A wedding dress is a childhood dream for many young girls. This dream changes with time due to new fashions and trends in the world fashion industry. But the idea of wearing a gorgeous wedding dress remains the same. It is the most memorable day of a girl’s life, and she will give the utmost prominence to her wedding dress. The wedding dress will reflect the bride’s personality. This was a measure in the olden days of one’s wealth and social status even though this idea has erased with modern ideologies. Over the years, brides have worn every shape, fit and colour gown. However, the Western wedding dress has evolved over the last 200 years at a pace. We will discuss the fascinating history of the evolution of the wedding dress.
It is true that brides now a day gives prominence to white when it comes to choosing their bridal gown. Nonetheless, you will be surprised to find out that brides did not always wear white in history. In the Nineteenth century, the “white” material was unmanageable to clean by hand. Therefore, only the wealthy class could afford to wear white because of maintainability issues. In the 1840 Queen Victoria wore a great white wedding dress on her marriage to her cousin Prince Albert. This is considered the seminal white-wearing occasion. She also broke the status quo at her wedding, when she astounded lacy, ivory-coloured silk satin. She also wore a beautiful orange blossom wreath and did not wear her crown.
The white-dress trend became uncommon in the course of the Great Depression when times were hard, and it was challenging for most people to devote money on a gown they would never wear again. As an alternative, women wore what they considered their best dress. Decades ago, the bride would naturally wear her most beautiful attire to the ceremonial, even if it was a dark colour.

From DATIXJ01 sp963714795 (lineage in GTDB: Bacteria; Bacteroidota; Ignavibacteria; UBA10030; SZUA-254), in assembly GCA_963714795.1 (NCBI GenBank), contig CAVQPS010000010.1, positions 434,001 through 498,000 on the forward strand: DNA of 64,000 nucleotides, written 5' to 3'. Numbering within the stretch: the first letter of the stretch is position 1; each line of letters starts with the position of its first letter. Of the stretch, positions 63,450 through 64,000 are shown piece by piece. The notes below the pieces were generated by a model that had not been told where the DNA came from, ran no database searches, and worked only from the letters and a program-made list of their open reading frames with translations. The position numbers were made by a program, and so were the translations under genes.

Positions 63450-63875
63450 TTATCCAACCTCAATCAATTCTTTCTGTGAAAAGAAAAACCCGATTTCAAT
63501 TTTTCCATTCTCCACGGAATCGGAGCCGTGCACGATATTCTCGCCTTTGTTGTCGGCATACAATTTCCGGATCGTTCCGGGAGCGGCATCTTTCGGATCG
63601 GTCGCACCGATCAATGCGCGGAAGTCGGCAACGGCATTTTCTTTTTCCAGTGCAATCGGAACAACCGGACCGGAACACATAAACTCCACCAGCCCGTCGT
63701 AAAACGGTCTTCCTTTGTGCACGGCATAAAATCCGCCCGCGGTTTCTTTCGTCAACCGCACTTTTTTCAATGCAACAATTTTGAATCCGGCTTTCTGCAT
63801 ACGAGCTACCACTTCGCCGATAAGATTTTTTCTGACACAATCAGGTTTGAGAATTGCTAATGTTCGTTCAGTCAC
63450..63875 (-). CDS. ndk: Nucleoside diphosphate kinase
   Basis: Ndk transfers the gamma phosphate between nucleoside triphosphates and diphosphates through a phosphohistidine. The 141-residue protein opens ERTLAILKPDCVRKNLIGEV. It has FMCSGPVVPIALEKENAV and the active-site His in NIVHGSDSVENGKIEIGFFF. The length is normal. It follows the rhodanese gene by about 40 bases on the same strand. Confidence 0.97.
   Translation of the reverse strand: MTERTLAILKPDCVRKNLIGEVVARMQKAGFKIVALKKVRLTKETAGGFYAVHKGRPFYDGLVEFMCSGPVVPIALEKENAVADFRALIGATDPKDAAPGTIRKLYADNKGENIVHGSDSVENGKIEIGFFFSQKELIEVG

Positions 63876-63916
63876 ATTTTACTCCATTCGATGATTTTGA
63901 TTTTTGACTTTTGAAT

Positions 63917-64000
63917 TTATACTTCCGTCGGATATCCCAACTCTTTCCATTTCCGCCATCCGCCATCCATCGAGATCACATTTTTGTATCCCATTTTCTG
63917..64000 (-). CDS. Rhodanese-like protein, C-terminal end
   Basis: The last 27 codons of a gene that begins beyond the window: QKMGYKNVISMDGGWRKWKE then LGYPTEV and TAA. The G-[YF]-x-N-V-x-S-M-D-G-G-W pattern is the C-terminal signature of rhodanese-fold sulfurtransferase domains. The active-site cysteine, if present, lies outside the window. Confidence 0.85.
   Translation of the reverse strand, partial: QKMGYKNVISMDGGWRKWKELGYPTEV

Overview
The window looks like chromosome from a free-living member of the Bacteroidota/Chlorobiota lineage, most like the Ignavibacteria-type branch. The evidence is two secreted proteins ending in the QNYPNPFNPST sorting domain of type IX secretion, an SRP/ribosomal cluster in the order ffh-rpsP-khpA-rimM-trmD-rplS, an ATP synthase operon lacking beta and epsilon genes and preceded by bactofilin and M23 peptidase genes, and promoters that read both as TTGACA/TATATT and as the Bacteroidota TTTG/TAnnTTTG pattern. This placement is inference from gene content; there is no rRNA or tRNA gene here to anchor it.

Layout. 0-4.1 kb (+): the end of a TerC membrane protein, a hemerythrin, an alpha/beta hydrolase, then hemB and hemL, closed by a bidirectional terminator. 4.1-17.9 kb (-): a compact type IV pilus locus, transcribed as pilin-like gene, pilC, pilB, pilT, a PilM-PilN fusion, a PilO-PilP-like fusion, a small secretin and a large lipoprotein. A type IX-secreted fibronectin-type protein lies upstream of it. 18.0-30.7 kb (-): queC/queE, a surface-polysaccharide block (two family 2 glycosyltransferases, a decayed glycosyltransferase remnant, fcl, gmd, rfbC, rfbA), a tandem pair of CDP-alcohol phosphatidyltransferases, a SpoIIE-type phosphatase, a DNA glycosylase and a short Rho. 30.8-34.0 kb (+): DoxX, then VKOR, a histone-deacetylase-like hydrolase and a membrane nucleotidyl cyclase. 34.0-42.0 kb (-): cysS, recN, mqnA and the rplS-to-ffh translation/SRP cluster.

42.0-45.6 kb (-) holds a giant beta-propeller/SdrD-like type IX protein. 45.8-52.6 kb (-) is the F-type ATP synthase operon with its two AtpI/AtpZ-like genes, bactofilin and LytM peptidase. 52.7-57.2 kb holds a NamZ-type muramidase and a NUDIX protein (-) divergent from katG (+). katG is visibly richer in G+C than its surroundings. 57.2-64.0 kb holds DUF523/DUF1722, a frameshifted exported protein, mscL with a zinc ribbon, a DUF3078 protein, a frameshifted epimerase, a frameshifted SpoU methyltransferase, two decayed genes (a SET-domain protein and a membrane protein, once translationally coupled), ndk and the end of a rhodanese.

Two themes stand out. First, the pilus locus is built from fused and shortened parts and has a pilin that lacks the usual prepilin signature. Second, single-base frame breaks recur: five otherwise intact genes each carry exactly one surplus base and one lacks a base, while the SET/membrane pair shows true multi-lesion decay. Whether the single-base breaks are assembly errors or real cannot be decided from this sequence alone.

In many Asian countries, many brides endure to wear the colour red on their wedding day. Red was a prevalent selection in that part of the world as they believe it represents good luck, romance and happiness. A small number of colours were avoided, such as green since the same was then deliberated to be inauspicious. The colour blue was a popular range as it represented purity, piety and Virgin Mary, not to be forgotten that the colour effortlessly hid stains and imperfections. The same could be worn again and again.
In the second half of the Twentieth century, after an economic flourishing, the colour white developed to be a popular colour, as evidenced by the weddings of Princess Diana, Grace Kelly and other significant ladies who married during this time of the century. White eventually received the title as “the most fitting hue” for a bride. Women’s magazines worded the colour as goodness, purity and simplicity.
The mid-calf length was encouraged by the working women force afterwards World War II and Fashion personalities like Audrey Hepburn wore the same in 1954 and looked astonishing. The 1960s led women to abandon modesty yet again. In the 1960s mini dresses and knee-high boots were introduced, and the same was shown to the world by Audrey Hepburn a decade later, during her second marriage. In the 1970s brides changed their styles to loose, velvet empire-waisted dresses.
It was the 1980s that brought out the princess in many brides. A tiara put onto the head and full skirts gathered at the waistline made every bride look like a princess. In the 1990s the fitted sheath dresses were standard and sleeves disappeared.
White remains THE colour for all brides around the world representing purity and fidelity. In the present day, brides can cherry-pick from millions of colours, styles and fabrics for their most important day. Although shape and style vary significantly from bride to bride, the colour white and shades of white still prevalent.
Unlike the many trends and traditions tied to wedding gowns, for most of history, the groom’s only necessity has been to dress in a way that matches the bride’s gown. Lucky him!